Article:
LNG is the next fuel of choice due to its availability and cruise lines’ need to meet environmental regulations, according to Paul Davis, technical manager, risk assessment marine at Lloyd’s Register (LR).
“The market will choose the fuel,” he said, “and we (LR) will help the industry adapt to its fuel of choice in a safe and efficient manner. We have been interacting with the cruise industry, the IMO, the flag states and various other stakeholders, helping to shape regulations and guidelines for LNG, including bunkering.”
LR has classed several LNG-fueled vessels, including the Baltic cruise ferry, Viking Grace.
Meanwhile, RINA is working with Carnival Corporation on its first generation of LNG-fueled cruise ships. “We have been contracted for the first series of LNG-fueled cruise ships being built by Meyer Werft in Papenburg and Turku,” said Paolo Moretti, marine general manager. “We will class the newbuilds according to our classification rules for passenger ships with LNG-fueled service notation and will certify the vessels to be in compliance with the latest and most stringent international mandatory regulations, such as the IGF Code (International Code of Safety for Ships Using Gases or Other Low Flashpoint Fuels).
The 150,000-ton vessels will carry around 6,500 passengers and crew and fly the Italian flag.
And the engine manufacturers are ready: MAN’s dual fuel engine portfolio for the marine market covers a wide power range from 1 MW (5L28/32DF) to almost 17 MW per unit (16V51/60DF), according to Sokrates Tolgos, responsible for sales to the cruise and ferry market for MAN Diesel & Turbo.
In addition, earlier this year MAN acquired the Swedish company Cryo, specializing in LNG storage and gas fuel supply systems aboard ships.
“We are now in a position to provide not only the engines, but all the cryogenic gas and safety technology from the tank up to the stack,” Tolgos said. “This will also allow those shipyards that cannot build up their own cryogenic technology to participate in the market for LNG-fueled ships in the future.”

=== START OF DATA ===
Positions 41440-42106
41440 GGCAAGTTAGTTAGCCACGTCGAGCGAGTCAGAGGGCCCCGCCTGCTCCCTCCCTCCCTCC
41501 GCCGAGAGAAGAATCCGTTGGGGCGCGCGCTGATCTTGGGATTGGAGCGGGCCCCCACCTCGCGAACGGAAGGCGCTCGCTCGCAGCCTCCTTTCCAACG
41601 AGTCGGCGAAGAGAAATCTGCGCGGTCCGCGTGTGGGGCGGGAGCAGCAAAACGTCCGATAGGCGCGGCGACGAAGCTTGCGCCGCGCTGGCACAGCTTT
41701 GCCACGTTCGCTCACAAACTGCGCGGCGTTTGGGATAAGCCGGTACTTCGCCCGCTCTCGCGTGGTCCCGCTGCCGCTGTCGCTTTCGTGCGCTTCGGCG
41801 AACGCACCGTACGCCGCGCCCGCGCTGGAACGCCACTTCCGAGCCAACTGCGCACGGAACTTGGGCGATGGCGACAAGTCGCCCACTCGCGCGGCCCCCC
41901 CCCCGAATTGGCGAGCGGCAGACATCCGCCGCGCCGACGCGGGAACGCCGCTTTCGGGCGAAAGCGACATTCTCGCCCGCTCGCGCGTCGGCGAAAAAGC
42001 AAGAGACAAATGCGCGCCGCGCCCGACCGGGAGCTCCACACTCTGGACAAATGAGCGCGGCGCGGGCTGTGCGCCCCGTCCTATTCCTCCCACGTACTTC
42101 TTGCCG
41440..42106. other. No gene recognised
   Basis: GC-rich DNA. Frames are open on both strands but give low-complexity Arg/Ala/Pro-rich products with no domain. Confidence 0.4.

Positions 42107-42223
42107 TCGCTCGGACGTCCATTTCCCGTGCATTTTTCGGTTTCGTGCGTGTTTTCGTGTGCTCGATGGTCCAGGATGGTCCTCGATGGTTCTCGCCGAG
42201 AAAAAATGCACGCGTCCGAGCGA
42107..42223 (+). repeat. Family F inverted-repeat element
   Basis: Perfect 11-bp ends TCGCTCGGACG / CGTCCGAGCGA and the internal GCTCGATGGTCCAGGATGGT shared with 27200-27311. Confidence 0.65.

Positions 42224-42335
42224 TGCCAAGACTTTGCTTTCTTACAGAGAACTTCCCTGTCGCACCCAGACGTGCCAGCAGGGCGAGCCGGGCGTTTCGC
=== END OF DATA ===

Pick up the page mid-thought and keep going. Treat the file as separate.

At Wartsila, Timo Koponen, vice president, flow and gas solutions for Wartsila Marine Solutions, said: “We have been a strong believer in LNG for a long time to be financially feasible as a marine fuel and, of course, also eliminating the environmental issues related to burning HFO. It is one of the cornerstones of our overall strategy.”
While the company adapted its engine technology to LNG, it has also developed a fuel handling system – its so-called LNGPac, which is a complete gas handling system for LNG-fueled ships, including the bunkering station, tanks and related process equipment, as well as a control and monitoring system.
The gas turbine is also well positioned to be successful with LNG, according to Jeremy Barnes, commercial marine marketing director for GE’s marine gas turbine business. “You get the advantage of lower maintenance costs, compared to a reciprocating engine, so you can potentially reduce the number of engine-room crew onboard, and you get all the emissions performance, whether operating on gas or liquid fuels,” he said.
“The main difference is that with LNG, you can double your maintenance intervals, because the gas is so clean and so evenly distributed,” he continued. “With MGO, shipowners may get 12,500 hours between maintenance intervals, but with LNG that goes up to 25,000 hours, and we predict as much as 35,000 hours, because many of these applications will not run at full load all the time. Backing off just a few percent will make the service intervals even longer. We have seen this in our pipeline engines and these are the exact same engines. They are also the same engines that navies around the world use every day.”
Added LR’s Davis: “As a side benefit, LNG also contributes to a more competitive market for different fuels, providing shipowners with more options. Other spin-off benefits would be that it will drive innovation in areas like fuel efficiencies, engine designs and more.”